It's a happy ending for Blue but countless others have lost their lives in the illegal pet trade.
Each year, thousands of animals are captured from the wild for this illicit trade. Removing these animals from their natural habitat damages the fragile ecosystem as well as threatens the species' existence.
More than half of these animals die during transportation and the surviving animals mostly end up living in bad conditions or are mistreated.
We urge you not to buy these illegal pets and to please spread the word around.
I left Zambia with a heavy heart. Honestly, it was hard to part with Blue. I felt bad leaving him there to fend for himself.
He gave me one last groom and I gave him one last groom. I wish him all the best and hope he does well socialising with other vervet monkeys. It won't be easy but it is time he found out that he is a vervet monkey, after all these years of living with humans.
Asha the rhesus macaque was a lonely, unhappy soul when we met her in 2004. At the time she was being kept as a pet at a warehouse area in Singapore, and a phone call had alerted us to her plight.
We found Asha tied to a tree by an uncomfortable heavy chain around her neck, which meant she could hardly move around. She had become very overweight and unfit as a result. Her only shelter was a small makeshift shack, which offered no respite from the heavy tropical rains. Food was the only interesting thing in Asha’s life, and eating was just about the only thing she could do- so it was no surprise that she was almost twice the size she should be. Asha had no companions, and what a social macaque like Asha needs- more than anything- is other macaques to play with, groom, sleep together with and just provide companionship. It’s hard to imagine how sad and lonely Asha must have felt. She really was a pitiful sight.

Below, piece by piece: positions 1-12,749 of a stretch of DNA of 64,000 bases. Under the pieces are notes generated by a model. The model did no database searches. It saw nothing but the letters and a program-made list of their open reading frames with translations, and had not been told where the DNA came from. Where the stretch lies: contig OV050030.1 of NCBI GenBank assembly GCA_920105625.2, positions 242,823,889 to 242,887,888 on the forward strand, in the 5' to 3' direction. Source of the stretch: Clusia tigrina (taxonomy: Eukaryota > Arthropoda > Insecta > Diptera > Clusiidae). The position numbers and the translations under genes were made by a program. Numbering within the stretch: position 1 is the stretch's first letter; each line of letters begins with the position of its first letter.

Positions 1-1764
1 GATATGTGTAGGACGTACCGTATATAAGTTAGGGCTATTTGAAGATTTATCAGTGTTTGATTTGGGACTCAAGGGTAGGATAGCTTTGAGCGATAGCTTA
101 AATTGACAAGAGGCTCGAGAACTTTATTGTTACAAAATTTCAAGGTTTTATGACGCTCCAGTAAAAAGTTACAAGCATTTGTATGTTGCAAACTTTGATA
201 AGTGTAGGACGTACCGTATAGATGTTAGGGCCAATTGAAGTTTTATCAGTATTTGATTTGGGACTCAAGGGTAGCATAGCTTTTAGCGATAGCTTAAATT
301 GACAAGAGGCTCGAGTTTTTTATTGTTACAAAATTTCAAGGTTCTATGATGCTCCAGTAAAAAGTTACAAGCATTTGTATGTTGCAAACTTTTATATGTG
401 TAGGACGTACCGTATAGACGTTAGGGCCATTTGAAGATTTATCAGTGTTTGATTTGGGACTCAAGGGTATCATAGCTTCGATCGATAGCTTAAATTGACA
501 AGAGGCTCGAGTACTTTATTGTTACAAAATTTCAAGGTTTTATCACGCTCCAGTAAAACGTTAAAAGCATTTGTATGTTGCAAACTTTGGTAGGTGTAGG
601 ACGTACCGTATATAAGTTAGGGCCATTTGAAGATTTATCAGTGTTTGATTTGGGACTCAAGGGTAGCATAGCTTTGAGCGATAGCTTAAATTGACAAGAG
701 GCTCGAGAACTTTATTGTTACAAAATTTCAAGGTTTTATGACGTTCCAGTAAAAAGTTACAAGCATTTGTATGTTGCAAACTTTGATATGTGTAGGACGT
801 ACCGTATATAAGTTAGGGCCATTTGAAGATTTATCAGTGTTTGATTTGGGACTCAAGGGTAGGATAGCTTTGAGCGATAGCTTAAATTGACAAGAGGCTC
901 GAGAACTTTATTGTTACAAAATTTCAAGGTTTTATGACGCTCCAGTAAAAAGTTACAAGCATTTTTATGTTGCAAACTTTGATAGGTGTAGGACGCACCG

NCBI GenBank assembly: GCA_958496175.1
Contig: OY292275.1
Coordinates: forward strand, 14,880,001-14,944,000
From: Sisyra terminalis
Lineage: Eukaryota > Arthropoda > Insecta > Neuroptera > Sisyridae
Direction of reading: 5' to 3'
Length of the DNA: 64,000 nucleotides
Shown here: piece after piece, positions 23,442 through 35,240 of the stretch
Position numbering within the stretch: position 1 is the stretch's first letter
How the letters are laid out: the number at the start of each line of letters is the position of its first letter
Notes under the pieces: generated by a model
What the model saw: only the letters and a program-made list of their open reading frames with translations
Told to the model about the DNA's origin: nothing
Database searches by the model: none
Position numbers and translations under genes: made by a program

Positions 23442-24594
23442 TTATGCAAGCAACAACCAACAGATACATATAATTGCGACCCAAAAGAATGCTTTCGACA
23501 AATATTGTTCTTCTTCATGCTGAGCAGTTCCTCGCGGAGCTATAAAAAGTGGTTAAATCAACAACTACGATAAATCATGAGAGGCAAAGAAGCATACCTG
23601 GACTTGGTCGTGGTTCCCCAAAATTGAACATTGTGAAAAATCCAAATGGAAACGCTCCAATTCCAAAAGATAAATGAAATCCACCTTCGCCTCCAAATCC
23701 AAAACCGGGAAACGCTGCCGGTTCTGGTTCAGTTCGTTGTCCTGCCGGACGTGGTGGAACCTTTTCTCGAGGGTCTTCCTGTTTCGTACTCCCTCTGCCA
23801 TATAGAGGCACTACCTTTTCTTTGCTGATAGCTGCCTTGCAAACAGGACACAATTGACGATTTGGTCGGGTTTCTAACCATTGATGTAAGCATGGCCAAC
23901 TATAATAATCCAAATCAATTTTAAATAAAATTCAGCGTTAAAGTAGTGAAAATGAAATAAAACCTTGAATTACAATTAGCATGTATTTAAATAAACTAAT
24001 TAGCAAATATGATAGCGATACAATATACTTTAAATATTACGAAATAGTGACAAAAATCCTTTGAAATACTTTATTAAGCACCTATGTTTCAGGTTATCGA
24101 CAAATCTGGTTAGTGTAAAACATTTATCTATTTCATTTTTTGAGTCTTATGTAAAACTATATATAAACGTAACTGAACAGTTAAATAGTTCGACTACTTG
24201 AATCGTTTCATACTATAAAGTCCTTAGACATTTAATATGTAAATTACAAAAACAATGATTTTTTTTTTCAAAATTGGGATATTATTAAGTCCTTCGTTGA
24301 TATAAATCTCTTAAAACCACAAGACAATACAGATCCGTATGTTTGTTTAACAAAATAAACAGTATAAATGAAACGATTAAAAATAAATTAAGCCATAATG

A non-native species, Asha was probably smuggled in to Singapore as a baby by ruthless animal traders before being sold illegally as a pet.
ACRES alerted the AVA to Asha’s plight, and soon afterwards Asha was confiscated and rescued from her sad existence. As Singapore had no dedicated rescue centre for confiscated primates at that time, ACRES promised to find a new safe home for her, so that she would not be euthanised. The Singapore Zoo kindly agreed to house her until she could moved to a new permanent home. However, Asha's story clearly illustrated the need for a dedicated rescue centre in Singapore to act as a halfway house for animals rescued from the illegal wildlife trade who are awaiting repatriation to their country of origin and, together with Blue’s story the year before, was the main reason we decided to establish the ACRES Wildlife Rescue Centre.